Following the end of his 1873 legislative term, he was appointed sheriff by Republican Governor Elisha Baxter. Furbush won reelection as sheriff twice and served from 1873 to 1878. During his term, he adopted a policy of "fusion," a post-Reconstruction power-sharing compromise between Democrats and Republicans. Furbush was originally elected as a Republican but switched to the Democratic Party at the end of his time in the sheriff's office. In 1878, he was again elected to the Arkansas House. His election is noteworthy because he was elected as a black Democrat in an election season notorious for the intimidation of black and Republican voters in black majority eastern Arkansas. Furbush is the first known black Democrat elected to the Arkansas General Assembly.

In March 1879, he left Arkansas for Colorado, where he worked as an assayer and barber. In Bonanza, Colorado, he avoided a lynch mob after shooting and killing a town constable. In his trial he was acquitted of murder. He returned to Little Rock, Arkansas, by 1888, following another stay in Ohio. In 1889, he and E. A. Fulton, a fellow black Democrat, announced plans for the National Democrat, a party weekly that was supposed to attract black voters to the Democratic Party. After failing to get black voters in the Democratic Party and with the passage Arkansas's 1891 Election Law that disenfranchised many black voters in the state, Furbush left Arkansas. He traveled to South Carolina and Georgia. His last stop was in October 1901 at Marion, Indiana's National Home for Disabled Veterans. [24]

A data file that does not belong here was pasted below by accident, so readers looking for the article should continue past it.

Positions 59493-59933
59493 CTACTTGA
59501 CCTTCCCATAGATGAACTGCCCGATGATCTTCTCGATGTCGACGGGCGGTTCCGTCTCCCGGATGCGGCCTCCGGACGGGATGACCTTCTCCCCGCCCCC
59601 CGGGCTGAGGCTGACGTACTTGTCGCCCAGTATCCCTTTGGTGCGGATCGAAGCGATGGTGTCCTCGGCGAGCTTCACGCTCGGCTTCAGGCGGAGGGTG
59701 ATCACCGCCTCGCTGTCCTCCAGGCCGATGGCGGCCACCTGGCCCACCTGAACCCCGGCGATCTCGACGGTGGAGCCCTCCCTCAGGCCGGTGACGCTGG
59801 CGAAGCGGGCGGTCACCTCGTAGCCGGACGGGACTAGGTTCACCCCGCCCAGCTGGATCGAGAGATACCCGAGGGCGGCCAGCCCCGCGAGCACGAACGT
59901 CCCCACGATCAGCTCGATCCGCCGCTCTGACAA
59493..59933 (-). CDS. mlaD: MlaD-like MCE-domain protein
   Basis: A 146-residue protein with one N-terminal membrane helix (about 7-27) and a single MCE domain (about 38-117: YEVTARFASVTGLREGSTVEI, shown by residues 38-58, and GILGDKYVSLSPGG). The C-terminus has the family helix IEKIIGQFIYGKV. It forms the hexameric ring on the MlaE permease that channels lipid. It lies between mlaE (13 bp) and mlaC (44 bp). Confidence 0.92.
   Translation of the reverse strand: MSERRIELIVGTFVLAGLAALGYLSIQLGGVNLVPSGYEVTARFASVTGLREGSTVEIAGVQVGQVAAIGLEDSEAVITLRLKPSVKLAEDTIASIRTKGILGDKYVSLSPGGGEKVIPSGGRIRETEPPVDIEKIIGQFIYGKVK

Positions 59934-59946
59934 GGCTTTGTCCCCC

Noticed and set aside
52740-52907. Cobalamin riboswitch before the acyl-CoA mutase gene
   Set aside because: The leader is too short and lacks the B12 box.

Carpetbaggers were least visible in Texas. Republicans were in power from 1867 to January 1874. Only one state official and one justice of the state supreme court was a carpetbagger. About 13%-21% of district court judges were carpetbaggers, along with about 10% of the delegates who wrote the "radical" constitution of 1869. Of the 142 men who served in the 12th legislature, only 12 to 29 were carpetbaggers. At the county level they included about 10% of the commissioners, county judges, and sheriffs.[25]

New Yorker George T. Ruby, was sent by the Freedmen's Bureau to Galveston, Texas, where he settled. As a Texas state senator, Ruby was instrumental in various economic development schemes and in efforts to organize African-American dockworkers into the Labor Union of Colored Men. When Reconstruction ended, Ruby became a leader of the Exoduster movement, which encouraged Southern blacks to homestead in Kansas.[26]


The Dunning school of American historians (1900-1950) viewed carpetbaggers unfavorably, arguing that they degraded the political and business culture. The revisionist school in the 1930s called them stooges of Northern business interests. After 1960, the neoabolitionist school emphasized their moral courage and downplays their corruption or links to railroads.


  1. Those Terrible Carpetbaggers by Richard Nelson Current. Oxford University Press.1988
  2. The Scalawag in Alabama Politics. 1865-1881 by Sarah Woolfolk Wiggins. University of Alabama Press. 1991.
  3. Those Terrible Carpetbaggers by Richard Nelson Current. Oxford University Press.1988
  4. Self-Taught: African American Education in Slavery and Freedom - Williams, Heather Andrea, University of North Carolina Press, 2006
  5. The Nation, July 27, 2000,
  6. Foner 1988 pp 137, 194
  7. Foner 1988 pp 137
  8. Foner 1988 pp 294-295
  9. Foner 1988 pp 289
  10. Klein 1968 p 269
  11. Garner (1902); Harris (1979)
  12. Garner 187-88
  13. full text in Garner pp. 399-400
  14. Escott 160
  15. Foner 387
  16. Escott 160
  17. Escott 160
  18. Simkins and Woody. (1932)
  19. Simkins and Woody. (1932)
  20. Foner (1968)
  21. Woolfolk (1966); Foner (1968) p 295
  22. Foner (1968)
  23. Wintory 2004
  24. Foner Freedom's Lawmakers" p. 79; Wintory 2004, 2006; Daniel Phillips Upham; Gov. Powell Clayton
  25. Campbell (1994)
  26. Campbell (1994)